But soon you might see ’twas all over;
Soon after the noose was untied,
And at darky we waked him in clover,
And sent him to take a ground sweat.

Re: Songs in 9/8

Hi TheHappyCamper,
Thanks for the info on The Night poor Larry was Stretched. I had forgotten that the Northumbrian Skipper’s Wedding is sung to the same melody as this tune also, but with much more joyful lyrics!

Re: Songs in 9/8

"The Wheels Of The World" - to the tune of "Maire Rua". Recorded by Donal Maguire, Len Graham and also John Doyle.

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Re: Songs in 9/8

"The Salt", to the same tune-"Maire Rua" or "Moll Roe"

Re: Songs in 9/8

Not Irish nor Trad: Beautiful Dreamer by Stephen Foster.

Re: Songs in 9/8

Another one … ‘The Devil and Bailiff McGlynn’ - sung by June Tabor on ‘Ashes and Diamonds’ (rec. 1977 - subsequently on Topic TSCD360, 1989). The song goes to the tune ‘Moll Roe’ (thesession.org/tunes/527)

Yhaal House … was ‘Beautiful Dreamer’ really written in 9/8? I hear it in 3/4

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Re: Songs in 9/8

We sang Beautiful Dreamer in my college music class a few times, and it did not sound like it was in 9/8, though that’s not to say there could be some versions that are.

Re: Songs in 9/8

Oh, and Dance to your Daddy, in the Northumbrian tradition, is another.

Re: Songs in 9/8

Yhaal House is right about "Beautiful Dreamer" - the original score WAS in 9/8, as were many subsequent arrangements, but nothing like a slip jig! Just look for any Google images of the score. See: https://www.musicroom.com/stephen-foster-beautiful-dreamer-arr-michael-f-teolis-satb-and-keyboard-hl08763731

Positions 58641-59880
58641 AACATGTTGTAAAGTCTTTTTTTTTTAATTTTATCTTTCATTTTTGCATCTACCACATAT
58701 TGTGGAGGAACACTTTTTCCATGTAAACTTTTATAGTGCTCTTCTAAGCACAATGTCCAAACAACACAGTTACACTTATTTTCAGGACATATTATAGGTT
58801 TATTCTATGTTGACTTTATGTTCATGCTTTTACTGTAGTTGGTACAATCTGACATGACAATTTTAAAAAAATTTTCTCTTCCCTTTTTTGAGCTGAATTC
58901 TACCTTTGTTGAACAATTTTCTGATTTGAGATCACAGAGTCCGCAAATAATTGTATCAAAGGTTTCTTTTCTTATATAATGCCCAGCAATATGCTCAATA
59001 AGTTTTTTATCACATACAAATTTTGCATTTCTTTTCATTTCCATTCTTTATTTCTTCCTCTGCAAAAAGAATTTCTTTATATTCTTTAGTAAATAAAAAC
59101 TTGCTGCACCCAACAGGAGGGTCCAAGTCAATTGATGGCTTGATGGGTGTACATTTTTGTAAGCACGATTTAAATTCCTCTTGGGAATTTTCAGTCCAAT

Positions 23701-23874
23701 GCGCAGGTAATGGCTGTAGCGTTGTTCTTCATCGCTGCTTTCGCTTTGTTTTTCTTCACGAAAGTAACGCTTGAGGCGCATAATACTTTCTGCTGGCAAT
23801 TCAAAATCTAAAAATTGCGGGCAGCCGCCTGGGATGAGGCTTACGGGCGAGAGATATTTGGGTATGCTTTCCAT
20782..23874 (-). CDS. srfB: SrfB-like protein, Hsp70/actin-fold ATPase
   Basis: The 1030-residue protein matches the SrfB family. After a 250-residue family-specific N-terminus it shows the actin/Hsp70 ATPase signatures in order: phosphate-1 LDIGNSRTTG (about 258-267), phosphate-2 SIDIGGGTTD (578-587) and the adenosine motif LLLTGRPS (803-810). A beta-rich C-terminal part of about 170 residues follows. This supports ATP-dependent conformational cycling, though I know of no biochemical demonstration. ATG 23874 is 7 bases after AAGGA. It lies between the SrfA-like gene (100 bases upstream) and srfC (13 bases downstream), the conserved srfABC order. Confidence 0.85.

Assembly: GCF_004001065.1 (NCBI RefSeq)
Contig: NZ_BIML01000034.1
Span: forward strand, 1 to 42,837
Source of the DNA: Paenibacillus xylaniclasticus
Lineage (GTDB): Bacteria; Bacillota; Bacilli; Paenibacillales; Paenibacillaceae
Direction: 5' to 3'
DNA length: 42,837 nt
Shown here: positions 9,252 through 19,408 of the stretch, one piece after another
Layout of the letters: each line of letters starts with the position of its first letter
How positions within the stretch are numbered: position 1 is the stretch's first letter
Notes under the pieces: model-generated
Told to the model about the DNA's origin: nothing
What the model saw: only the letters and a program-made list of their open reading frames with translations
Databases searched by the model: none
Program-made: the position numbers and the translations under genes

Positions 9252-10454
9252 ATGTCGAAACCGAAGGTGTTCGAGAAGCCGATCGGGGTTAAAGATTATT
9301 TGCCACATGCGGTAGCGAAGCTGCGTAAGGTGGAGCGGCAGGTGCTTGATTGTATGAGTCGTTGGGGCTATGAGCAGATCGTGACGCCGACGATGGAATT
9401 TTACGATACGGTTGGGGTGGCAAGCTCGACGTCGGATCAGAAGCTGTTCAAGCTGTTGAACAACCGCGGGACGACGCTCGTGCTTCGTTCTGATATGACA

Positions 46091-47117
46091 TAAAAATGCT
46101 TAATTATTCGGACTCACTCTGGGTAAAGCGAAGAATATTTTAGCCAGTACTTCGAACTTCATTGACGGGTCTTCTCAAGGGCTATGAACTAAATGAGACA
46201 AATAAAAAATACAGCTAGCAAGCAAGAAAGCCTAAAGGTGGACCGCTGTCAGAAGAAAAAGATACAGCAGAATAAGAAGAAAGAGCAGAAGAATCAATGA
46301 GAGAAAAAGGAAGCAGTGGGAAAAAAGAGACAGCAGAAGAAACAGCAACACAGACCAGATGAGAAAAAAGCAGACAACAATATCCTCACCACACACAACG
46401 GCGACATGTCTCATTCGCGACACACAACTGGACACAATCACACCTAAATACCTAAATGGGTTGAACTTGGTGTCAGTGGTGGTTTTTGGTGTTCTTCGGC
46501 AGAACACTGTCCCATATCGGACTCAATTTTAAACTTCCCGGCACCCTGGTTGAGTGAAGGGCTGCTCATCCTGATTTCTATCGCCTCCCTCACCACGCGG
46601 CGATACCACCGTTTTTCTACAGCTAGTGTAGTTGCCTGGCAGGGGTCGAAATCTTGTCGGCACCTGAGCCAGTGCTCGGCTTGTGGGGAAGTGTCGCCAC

Can’t see Yhaal House’s video above - "unavailable".
However, we were trying to play it as a "listening set" in our band for those care home gigs, and we did find it easier to follow as a 3/4 score - Bazza!

And agree with Kenny about "Dance to your Daddy" being in 3/2 timing. "Dusty Miller" in one of the threads above, also gets done in 3/2, though the video of Jock Tamson’s Bairns’ version is indeed in 9/8.

Re: Songs in 9/8

Thanks for that info, Kenny.

Re: Songs in 9/8

trish santer: ‘… agree with Kenny about "Dance to your Daddy" being in 3/2 timing. "Dusty Miller" in one of the threads above, also gets done in 3/2’

Buy Broom Besoms, mentioned earlier in the thread, is also 3/2 in all versions I’ve heard. The Dusty Miller exists as a slip jig or hop jig, but I have only ever heard it *sung* in 3/2.

Re: Songs in 9/8

I didn’t see "The Humours of Whiskey" listed so:

The Humours of Whiskey


(Sorry if someone mentioned it earlier. I only scanned the posts.)